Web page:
Happy (belated) one-year-plus anniversary to Dimension Mill, the coworking space and business incubator located in downtown Bloomington’s Trades District!
The renovated 19,000-square-foot building, now 105 years old, opened in November 2018. Pat East, CEO of Hanapin Marketing and an angel investor, is executive director of Dimension Mill. East kindly answered several questions about Dimension Mill, including its year one successes, what those successes mean for Bloomington and Monroe County, and what may be in store for year two.
Crimson Catalyst: What are Dimension Mill’s mission and vision?
Pat East: The mission is to launch and accelerate high-potential companies. The vision is to become the center of coworking and entrepreneurship in Indiana.
CC: What goals and metrics were established for Dimension Mill’s first year? How did the goals compare to actual activity?
PE: Prior to launch, the main metric was to ensure our private offices were occupied as quickly as possible. We had a lot of demand and filled our 10 private offices on day one.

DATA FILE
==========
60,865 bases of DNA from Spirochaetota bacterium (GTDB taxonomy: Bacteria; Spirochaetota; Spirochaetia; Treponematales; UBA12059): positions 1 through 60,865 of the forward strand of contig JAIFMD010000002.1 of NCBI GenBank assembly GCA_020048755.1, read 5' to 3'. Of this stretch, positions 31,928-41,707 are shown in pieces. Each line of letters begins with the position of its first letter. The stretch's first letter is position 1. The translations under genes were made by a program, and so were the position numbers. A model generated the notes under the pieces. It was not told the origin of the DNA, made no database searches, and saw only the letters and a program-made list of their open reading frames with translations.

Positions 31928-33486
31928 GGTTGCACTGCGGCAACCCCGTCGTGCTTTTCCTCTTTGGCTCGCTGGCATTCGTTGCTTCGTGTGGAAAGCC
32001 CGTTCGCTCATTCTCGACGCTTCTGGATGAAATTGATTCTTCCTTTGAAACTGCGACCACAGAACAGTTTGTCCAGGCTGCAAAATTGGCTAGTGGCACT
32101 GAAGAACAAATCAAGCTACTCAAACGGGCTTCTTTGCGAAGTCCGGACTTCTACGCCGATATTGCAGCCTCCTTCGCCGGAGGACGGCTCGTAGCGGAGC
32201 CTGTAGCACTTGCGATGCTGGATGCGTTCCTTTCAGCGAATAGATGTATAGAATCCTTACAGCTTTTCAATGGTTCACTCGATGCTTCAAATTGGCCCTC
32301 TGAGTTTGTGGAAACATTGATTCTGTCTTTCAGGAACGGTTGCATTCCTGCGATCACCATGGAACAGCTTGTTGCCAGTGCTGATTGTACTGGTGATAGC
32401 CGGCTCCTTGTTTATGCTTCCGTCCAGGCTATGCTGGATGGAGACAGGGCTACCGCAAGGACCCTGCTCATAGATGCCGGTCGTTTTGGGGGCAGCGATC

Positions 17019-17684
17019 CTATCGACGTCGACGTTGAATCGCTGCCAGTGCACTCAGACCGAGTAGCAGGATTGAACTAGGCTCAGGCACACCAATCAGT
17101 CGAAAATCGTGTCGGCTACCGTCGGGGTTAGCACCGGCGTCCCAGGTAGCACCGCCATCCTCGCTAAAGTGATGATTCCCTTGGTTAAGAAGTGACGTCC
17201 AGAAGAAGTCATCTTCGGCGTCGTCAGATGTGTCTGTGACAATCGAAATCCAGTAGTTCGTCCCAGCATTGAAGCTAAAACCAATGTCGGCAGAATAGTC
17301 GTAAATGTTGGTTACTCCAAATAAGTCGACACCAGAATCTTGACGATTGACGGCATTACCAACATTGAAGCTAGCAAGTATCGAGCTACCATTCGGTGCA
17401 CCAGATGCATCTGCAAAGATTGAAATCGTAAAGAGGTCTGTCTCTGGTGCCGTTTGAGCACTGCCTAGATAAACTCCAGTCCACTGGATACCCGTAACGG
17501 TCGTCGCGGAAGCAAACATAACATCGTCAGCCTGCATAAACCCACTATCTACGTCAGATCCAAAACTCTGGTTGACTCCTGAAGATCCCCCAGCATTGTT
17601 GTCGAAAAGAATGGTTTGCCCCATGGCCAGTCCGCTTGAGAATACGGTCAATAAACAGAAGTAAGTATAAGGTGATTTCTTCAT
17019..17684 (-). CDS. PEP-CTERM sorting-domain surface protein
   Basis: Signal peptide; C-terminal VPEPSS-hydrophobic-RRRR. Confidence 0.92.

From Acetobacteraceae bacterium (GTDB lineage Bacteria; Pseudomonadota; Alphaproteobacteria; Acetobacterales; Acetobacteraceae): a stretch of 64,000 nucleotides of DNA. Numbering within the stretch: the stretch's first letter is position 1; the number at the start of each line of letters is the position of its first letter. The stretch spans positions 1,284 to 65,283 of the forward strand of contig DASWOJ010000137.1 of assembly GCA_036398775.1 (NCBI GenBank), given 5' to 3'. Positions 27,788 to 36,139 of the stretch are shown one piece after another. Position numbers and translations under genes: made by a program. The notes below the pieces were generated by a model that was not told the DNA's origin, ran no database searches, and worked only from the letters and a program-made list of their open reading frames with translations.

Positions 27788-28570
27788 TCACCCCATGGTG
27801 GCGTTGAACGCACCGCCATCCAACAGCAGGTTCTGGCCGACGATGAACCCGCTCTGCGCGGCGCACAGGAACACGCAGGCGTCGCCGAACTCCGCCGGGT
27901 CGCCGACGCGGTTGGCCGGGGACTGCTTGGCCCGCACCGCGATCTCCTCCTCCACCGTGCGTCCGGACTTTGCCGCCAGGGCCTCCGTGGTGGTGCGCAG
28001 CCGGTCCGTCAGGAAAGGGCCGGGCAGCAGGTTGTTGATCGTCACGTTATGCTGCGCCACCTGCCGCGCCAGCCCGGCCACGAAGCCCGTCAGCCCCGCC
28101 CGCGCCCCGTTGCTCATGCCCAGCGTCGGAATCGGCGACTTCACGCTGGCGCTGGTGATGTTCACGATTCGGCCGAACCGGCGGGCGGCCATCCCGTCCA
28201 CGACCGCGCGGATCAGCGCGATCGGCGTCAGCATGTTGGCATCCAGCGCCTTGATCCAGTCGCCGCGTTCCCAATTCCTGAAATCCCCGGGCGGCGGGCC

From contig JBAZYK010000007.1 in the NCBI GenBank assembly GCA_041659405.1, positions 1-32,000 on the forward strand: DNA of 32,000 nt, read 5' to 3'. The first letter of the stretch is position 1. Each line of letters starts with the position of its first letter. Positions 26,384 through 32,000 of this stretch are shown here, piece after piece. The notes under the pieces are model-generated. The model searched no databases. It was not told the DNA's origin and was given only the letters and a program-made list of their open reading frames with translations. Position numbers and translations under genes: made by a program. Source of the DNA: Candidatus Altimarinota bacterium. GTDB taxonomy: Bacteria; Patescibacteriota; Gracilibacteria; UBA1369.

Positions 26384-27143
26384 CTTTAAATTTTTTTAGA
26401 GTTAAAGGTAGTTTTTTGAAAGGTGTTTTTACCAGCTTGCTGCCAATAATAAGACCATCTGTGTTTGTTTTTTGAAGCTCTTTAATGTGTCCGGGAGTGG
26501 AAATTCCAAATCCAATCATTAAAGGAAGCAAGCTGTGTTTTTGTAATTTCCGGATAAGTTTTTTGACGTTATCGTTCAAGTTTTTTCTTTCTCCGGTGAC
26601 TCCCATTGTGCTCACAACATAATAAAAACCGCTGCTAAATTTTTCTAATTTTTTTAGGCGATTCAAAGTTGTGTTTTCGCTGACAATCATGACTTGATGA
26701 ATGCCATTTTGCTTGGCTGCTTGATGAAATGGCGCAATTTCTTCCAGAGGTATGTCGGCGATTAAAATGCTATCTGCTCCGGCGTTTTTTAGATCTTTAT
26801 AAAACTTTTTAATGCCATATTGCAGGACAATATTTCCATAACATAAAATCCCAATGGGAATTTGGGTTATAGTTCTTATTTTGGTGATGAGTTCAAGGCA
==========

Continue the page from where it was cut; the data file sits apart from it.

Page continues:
We quickly shifted focus to building our membership. For our budget, we planned to attract one to four new members per month. That would put us on similar growth curves of other coworking spaces in Indiana. We’ve consistently attracted one to four new members a week, which is far above our expectations.
CC: How has Dimension Mill established its footprint in Bloomington and beyond?
PE: I think there are a few things.
The first is that we purchased a coworking space called Cowork Btown LLC and transferred its membership to the Mill. It had a great culture of bootstrapping and design, and we’re grateful that all their members moved over. We’re adding one to four new members per month in addition to that purchase.
The second is our board and sponsors. They’re a who’s-who of technology and innovation in Bloomington. From the president of Cook to representatives from Indiana University and Ivy Tech, from Mayor Hamilton to established companies like Envisage and Cornerstone, we sent an early signal that the Mill is an important project and initiative and that others should be involved in it.